You have a substantial retirement portfolio. You're an accomplished investor. You've done truly well selecting stocks. You probably already own a couple of Zacks Top Retirement stock picks like:
First Financial Corp. THFF, CNB Financial CCNE and Broadcom Inc. AVGO.
If you did something similar, would it be advisable for you to trade your own retirement nest egg?
Perhaps ...if you're the "one in a million" investor who can expertly manage risk and maintain unflinching emotional control in volatile markets. But for most, there may be better strategies to achieve long-term retirement investing goals.
That's because the risk - reward scenario and investing approach is completely different for long-term wealth building and active stock trading.
How Diversification Differs from Stock Picking
While stock picking can potentially result in outsized returns, its outsized concentrated risk can pose significant hazards for retirement investors.
In fact, a study done by Hendrik Bessembinder revealed that only 4% of equities produced all of the stock market's gains over the last 90 years. All other stocks "broke even" with the increases of 38% canceled out by the losses of the bottom 58%.
For even the most talented stock pickers, the odds for long-term success are slim.
Is Successful Investing a Mind Game?
Investors think they can make rational decisions, but research shows that the opposite is often true. A recent DALBAR study tracked investors from 1986 to 2015 and found that the average investor substantially underperformed compared to the S&P 500. Over 30 years, the S&P 500 returned 10.35%, but the average investor return was just 3.66%.
It is interesting to note that the period covered by this study includes the 1987 crash, the 2000 bear market, and the Great Recession of 2008, as well as the bull market of the 1990s.
This study indicates that one key explanation behind investor underperformance is attempting to time volatile markets - and that irrational emotional biases are likely to compound investor botches.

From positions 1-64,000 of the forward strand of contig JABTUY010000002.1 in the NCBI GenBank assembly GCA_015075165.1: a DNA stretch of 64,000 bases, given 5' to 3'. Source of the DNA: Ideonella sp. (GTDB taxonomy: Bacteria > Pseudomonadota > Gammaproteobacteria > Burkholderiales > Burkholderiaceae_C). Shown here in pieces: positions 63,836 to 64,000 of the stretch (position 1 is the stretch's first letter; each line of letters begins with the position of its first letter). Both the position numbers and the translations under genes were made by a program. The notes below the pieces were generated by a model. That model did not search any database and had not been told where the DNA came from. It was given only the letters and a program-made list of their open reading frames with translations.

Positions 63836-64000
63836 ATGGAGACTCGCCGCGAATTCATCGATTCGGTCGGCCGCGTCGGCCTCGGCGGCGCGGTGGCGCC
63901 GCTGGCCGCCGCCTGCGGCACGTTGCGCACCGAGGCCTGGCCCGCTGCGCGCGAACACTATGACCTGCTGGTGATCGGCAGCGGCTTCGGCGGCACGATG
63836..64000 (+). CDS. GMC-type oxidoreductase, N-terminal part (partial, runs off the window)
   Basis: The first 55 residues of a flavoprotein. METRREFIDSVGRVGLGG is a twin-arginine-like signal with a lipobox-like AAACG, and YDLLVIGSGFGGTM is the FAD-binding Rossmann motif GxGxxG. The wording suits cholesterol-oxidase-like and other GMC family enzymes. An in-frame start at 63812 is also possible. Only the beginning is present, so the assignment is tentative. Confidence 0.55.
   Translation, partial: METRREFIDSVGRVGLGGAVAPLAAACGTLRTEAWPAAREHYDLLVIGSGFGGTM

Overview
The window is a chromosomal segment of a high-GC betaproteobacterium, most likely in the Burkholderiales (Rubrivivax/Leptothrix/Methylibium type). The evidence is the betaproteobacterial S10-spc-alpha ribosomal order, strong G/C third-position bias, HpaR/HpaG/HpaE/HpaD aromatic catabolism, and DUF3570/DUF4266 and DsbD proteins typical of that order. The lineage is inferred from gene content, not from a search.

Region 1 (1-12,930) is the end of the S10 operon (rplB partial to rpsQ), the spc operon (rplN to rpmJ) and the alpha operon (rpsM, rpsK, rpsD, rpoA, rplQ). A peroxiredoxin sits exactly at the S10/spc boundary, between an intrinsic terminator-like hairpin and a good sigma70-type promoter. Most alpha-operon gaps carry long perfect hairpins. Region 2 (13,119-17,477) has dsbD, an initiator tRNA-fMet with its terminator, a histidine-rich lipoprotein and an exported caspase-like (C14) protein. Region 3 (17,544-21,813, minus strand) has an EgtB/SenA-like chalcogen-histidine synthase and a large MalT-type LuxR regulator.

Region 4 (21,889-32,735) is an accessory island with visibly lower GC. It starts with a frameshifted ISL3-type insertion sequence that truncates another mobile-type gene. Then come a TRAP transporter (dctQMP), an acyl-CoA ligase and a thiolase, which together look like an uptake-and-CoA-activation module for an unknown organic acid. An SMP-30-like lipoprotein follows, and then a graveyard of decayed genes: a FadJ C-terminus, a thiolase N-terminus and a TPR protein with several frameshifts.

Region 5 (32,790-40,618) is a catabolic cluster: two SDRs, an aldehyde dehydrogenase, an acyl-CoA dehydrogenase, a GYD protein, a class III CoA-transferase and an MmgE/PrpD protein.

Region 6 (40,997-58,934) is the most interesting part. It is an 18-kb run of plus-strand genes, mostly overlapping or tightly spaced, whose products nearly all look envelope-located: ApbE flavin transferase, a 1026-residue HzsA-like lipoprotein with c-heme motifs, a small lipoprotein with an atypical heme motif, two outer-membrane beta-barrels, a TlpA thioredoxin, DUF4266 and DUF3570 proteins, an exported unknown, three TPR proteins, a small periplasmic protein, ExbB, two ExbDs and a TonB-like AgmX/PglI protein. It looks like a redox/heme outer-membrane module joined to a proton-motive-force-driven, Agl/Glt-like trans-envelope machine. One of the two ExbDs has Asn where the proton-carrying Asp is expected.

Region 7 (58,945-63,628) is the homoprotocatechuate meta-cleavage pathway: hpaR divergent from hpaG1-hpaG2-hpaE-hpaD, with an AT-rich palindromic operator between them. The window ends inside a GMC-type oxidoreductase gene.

Curiously, even experienced traders tend to underperform since they can't resist the emotional urge to make impulsive investment choices. They might be overly self-assured and miscalculate risk, get attached to a price target, or perceive a pattern that does not exist. This behavioral fallacy, over the long-term, can be disastrous with potential underperformance of a huge number of dollars disrupting your retirement.
The Key Takeaway for Retirement Investors
When it comes to managing your assets for retirement, you must look at performance over the course of years and decades - not weeks or months. Because most traders generally tend to focus on the short term, they may not have the right mindset to achieve successful long-term outcomes.
Does that mean you should quit trading? Not really. One plan is to take 10% of your investable resources and trade to create alpha and look for outsized returns.
But the bulk of your wealth - those assets earmarked for retirement - should be invested using a more measured, conservative, risk management approach to generate steady, compounded returns so you can safely reach your retirement goals.
Do You Know the Top 9 Retirement Investing Mistakes?
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If you have $500,000 or more to invest and want to learn more, click the link to download our free report, 9 Retirement Mistakes that will Ruin Your Retirement.
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First Financial Corporation Indiana (THFF) : Free Stock Analysis Report
CNB Financial Corporation (CCNE) : Free Stock Analysis Report
Broadcom Inc. (AVGO) : Free Stock Analysis Report
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